Cloaked in the dignity of high elected office, glowing with the exalted status of prominent professional people and wealthy business executives, and then sanctified by the blessing of three different religious denominations, the Utah Compact defies opposition. It's authors even wrapped it up in patriotism by likening it to the Mayflower Compact and announcing it on the anniversary of the signing of that founding document. But all the costuming cannot hide the fact that the Utah Compact is a deception and a fraud. It's clever, for sure, but strip off the layers of camouflage and what remains is a bold attempt by amnesty advocates to foist comprehensive immigration reform on an unsuspecting public.

A month after the Compact was presented to the public, one signer, Wes Curtis, was arrested in a prostitution sting,[19] and a month later pled guilty to the charges.[20] While the action of one does not sully the reputations of all, it does demonstrate that, despite their elevated status, these people are nevertheless mere mortals, subject to all the weaknesses and temptations that exist for any of us. They can be as wrong on an issue as anyone, despite their prominence.

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Suffering near apoplexy over the passage of SB1070 in Arizona and the growing national movement to pass similar bills in other states, the Salt Lake Chamber of Commerce rallied business groups, churches, and other like-minded organizations to devise a plan to head off any SB1070-type bills that might arise in state legislatures and buy time for Congress to pass amnesty. Pretending that the 'Utah Solution" was something new, unique, and more compassionate than previous attempts at immigration reform, they put it in a pretty new package, slapped a brand-new label on it, and took it on tour, trying to foist it off on other states and Congress. But despite the new packaging, it's still all about amnesty. And the vaunted diversity of the Utah Compact is a sham.


1. The Utah Compact home page.
2. Los Angeles Times, March 19, 2011, "Utah Bucks Conservative Trend on Illegal Immigration."
3. Washington Post, April 9, 2011, "In Effort To Change Tone of Immigration Debate, Groups Turn to Utah," by Josh Loftin.
4. Salt Lake Tribune, April 20, 2011, "Utah's Wester Attends White House Immigration Meeting,"
5. Ibid [Link]
6. Salt Lake Tribune, Nov. 12, 2010, "Utah Compact Makes Compassionate Sense,"
7. Salt Lake Tribune, May 14, 2011, "HB497 Violates Utah Compact."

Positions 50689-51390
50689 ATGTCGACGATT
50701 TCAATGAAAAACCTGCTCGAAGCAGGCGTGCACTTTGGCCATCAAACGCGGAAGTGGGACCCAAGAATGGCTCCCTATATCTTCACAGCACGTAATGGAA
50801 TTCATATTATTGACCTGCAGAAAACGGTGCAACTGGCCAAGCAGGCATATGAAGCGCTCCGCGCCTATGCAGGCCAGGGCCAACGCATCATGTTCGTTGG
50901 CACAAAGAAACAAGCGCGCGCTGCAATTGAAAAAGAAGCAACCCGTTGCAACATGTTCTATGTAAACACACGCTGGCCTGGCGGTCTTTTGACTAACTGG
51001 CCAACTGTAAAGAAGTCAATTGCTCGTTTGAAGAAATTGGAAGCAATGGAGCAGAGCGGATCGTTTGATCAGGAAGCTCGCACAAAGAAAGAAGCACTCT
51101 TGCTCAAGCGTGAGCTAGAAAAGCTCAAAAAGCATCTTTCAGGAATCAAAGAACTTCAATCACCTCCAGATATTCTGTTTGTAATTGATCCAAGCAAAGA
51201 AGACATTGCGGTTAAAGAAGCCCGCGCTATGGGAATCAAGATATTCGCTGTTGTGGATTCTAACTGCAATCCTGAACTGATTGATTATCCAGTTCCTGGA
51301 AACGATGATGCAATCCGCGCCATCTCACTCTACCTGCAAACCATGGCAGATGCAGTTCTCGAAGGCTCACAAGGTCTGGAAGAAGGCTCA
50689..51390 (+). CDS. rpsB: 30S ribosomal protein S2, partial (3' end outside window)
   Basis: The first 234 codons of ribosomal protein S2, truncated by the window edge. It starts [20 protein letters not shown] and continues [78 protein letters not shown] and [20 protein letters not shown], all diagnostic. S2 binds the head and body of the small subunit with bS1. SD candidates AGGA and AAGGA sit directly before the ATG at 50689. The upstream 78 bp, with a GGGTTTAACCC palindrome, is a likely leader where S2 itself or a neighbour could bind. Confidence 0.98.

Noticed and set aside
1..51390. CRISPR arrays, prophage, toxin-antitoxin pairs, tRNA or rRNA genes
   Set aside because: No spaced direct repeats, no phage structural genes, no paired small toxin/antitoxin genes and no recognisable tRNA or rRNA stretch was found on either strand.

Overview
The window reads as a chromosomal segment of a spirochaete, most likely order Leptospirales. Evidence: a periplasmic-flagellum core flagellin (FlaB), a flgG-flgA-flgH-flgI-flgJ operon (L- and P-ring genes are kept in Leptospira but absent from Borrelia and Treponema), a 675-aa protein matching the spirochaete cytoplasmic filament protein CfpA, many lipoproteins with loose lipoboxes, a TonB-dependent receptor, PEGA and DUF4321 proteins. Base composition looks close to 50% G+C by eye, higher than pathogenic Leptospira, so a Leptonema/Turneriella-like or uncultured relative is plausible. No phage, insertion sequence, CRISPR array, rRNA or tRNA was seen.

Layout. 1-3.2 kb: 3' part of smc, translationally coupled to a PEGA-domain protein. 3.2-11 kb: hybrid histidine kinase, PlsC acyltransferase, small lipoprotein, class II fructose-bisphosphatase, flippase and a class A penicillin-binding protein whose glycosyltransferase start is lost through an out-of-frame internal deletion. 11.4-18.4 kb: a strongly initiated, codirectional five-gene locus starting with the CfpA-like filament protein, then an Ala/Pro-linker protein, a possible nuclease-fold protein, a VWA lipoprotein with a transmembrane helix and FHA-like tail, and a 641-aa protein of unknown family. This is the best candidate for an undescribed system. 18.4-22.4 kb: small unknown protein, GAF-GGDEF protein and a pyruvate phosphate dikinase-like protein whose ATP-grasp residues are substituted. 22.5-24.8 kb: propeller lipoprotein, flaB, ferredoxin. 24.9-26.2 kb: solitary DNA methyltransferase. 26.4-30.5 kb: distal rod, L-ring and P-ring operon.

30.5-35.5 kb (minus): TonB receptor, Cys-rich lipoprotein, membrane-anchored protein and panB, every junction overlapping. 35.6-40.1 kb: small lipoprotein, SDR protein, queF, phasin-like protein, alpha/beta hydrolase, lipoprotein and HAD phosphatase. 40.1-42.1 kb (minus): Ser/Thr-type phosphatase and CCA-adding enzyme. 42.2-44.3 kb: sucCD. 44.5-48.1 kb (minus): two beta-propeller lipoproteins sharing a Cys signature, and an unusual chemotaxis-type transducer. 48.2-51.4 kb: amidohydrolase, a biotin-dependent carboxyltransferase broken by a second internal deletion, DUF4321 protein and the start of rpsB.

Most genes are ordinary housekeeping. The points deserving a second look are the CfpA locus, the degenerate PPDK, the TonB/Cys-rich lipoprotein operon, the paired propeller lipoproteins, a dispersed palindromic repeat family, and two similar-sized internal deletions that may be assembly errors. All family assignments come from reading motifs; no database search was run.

8. U.S. Conference of Catholic Bishops, "Strangers No Longer: Together on the Journey of Hope," Pastoral Letter Concerning Migration from the Catholic Bishops of Mexico and the United States, issued January 22, 2003,
9. U.S. Council of Catholic Bishops, April 27, 2010, "USCCB Migration Chairman Joins Arizona Bishops in Decrying Anti-Immigrant Measure, Calls for Comprehensive Reform."
10. Ibid
11. Ibid
12. Lutheran Church Position on Illegal Aliens, Adopted by the Church Council of the Evangelical Lutheran Church in America on November 16, 1998.
13. Deseret News, January 24, 2011, "Utah Activists, Religious Leaders Ask Lawmakers to Push for Federal Immigration Reform."
14. 14Salt Lake Tribune, June 30, 2009, "Utah Faith Leaders Urge Repeal of SB81."
15. Episcopal Church, 76th General Convention, 2009, Anaheim, California, July 8-17, Resolution B0006.
16. Partnership for a New American Economy, "About Us."
17. 17Washington Post, March 11, 2011, "The Utah Way Toward Immigration Reform."
18. KSL-TV, Salt Lake City, November 11, 2010 - 9:50 p.m.
19. Deseret News, December 12, 2010, "Arrested in Prostitution Sting."
20. Deseret News, January 24, 2011, "Southern Utah University VP Pleads Guilty to Patronizing a Prostitute."

� 2011 Karen Johnson - All Rights Reserved

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Karen Johnson served in the Arizona legislature for 12 years, from 1997 through 2004 (AZ House of Representatives) and 2005 - 2008 (AZ Senate). Her all-time favorite committee assignment was chairing the Federal Mandates and States' Rights Committee. During her service in the legislature, she supported the Second Amendment, individual, property and of course states rights, as well as the Right to Life, and she still does. Karen and her husband, Jerry, have 11 children and 35 grandchildren. She believes strongly in the doctrine of liberty and does not desire to be tethered to ANY particular party.











Since the unveiling of the Utah Compact 10 months ago, additional states have considered similar compacts and, last Spring, efforts were underway on several fronts to bring the Compact to the national stage.